Comedians are always looking for that opportunity to get to the next level. Some call it their “big break”. I believe that there is no such thing.
First, I don’t think there is such a thing as a big break. I believe it is akin to steps. What I mean is, there are little processes that lead you to the place you want to be. What some comedians believe is that it isn’t steps but more like a leap, or jumping into an airborne aircraft. You don’t go: first night, open mic and then second night, Starring in your own movie. Doesn’t work like that. There are a lot of chances to get you where you are going.
I don’t know how many comedians I have known over the years that thought that all they had to do was get on stage and a producer from NBC or Comedy Central would scoop them up and hand them a million dollars. It is the same thinking as a poor person waiting on the lottery to solve all of their problems. Some comedians will point to a person that is red hot right now as an example of overnight success. Here is the biggest issue with that thinking: If you are not prepared then what are you going to do when you do get that chance? If you aren’t out there performing and getting better, even if an opportunity hit you in the face you wouldn’t know what to do with it. Every example that I hear of, the person that was doing it for two years and now they are in movies or the guy that went to an open mic and got blown by an executive from Comedy Central is missing a couple of key points. First, it could have been a fluke. That isn’t how it is normally so you should not expect it to work out that way for you. Second, and what this paragraph has been trying to get at from the first word, they must have been prepared enough. If just getting there is the goal then they succeeded. If it was to stay there then they still have work to do.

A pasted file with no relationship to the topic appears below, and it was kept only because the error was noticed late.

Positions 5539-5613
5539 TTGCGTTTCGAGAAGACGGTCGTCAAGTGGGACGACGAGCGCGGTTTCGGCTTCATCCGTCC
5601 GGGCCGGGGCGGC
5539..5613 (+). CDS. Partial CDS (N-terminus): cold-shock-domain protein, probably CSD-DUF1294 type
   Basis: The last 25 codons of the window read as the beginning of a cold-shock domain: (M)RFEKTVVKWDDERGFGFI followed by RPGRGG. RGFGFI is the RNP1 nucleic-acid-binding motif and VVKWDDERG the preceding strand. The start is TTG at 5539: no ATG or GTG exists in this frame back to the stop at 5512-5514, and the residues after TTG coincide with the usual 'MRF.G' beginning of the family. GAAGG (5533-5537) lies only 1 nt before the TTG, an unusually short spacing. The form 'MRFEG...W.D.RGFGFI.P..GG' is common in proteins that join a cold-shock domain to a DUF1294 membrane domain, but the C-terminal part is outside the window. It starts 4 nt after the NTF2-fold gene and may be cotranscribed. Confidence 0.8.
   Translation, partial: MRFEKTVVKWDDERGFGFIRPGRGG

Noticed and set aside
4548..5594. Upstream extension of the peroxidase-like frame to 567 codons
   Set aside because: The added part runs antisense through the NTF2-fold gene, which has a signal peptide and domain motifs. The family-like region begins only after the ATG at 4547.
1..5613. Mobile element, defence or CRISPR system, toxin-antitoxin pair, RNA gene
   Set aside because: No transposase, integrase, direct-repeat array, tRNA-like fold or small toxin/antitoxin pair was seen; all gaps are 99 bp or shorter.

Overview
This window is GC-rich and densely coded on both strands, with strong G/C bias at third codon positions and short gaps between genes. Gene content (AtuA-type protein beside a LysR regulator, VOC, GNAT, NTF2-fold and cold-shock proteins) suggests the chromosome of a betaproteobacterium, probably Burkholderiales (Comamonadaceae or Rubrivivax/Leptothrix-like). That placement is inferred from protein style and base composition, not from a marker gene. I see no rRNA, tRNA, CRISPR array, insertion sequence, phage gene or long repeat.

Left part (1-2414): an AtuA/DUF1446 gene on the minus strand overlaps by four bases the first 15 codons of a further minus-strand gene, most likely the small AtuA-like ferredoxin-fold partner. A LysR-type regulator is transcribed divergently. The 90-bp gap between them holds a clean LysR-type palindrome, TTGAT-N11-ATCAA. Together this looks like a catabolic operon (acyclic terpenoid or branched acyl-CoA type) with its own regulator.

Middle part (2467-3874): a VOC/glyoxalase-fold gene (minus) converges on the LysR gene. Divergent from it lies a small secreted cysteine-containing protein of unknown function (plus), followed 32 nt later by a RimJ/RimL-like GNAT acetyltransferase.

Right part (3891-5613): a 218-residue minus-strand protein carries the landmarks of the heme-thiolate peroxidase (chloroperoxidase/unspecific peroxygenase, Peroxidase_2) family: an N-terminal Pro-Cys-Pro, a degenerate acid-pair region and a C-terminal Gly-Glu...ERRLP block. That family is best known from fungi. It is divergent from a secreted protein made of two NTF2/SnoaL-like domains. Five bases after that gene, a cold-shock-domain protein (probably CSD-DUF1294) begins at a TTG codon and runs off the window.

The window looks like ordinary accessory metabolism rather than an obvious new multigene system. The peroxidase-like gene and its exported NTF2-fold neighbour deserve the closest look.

I had been doing comedy for about 4 years when in the span of like 3 months I opened for a couple of big acts. Like national big. I thought it was my big chance to get up to the opening these big acts. It didn’t pan out. I think what was important was that I didn’t let that be my one and only chance! The same thing happened when I went to Seattle to be in their international comedy competition. I thought this was my big chance and I think I put way to much on just a competition. Because even if I had won the whole thing, that doesn’t mean I could just lay back and rest on that little resume enhancer. I would still have to kick butt everywhere I went.
I think it is a product of what YouTube has done to fame and fortune. YouTube has made it that you can be an overnight success. I think as humans though we are bad with these sorts of things. We tend to believe that if it can work for that one guy then it has to work for us. Those people are outliers, anomalies, freaks. The average comedian will spend years honing their craft to the point that it is as sharp as can be before they get opportunities. That’s what you should be striving for, being a better comedian, not being a flash in the pan…unless that is what you want.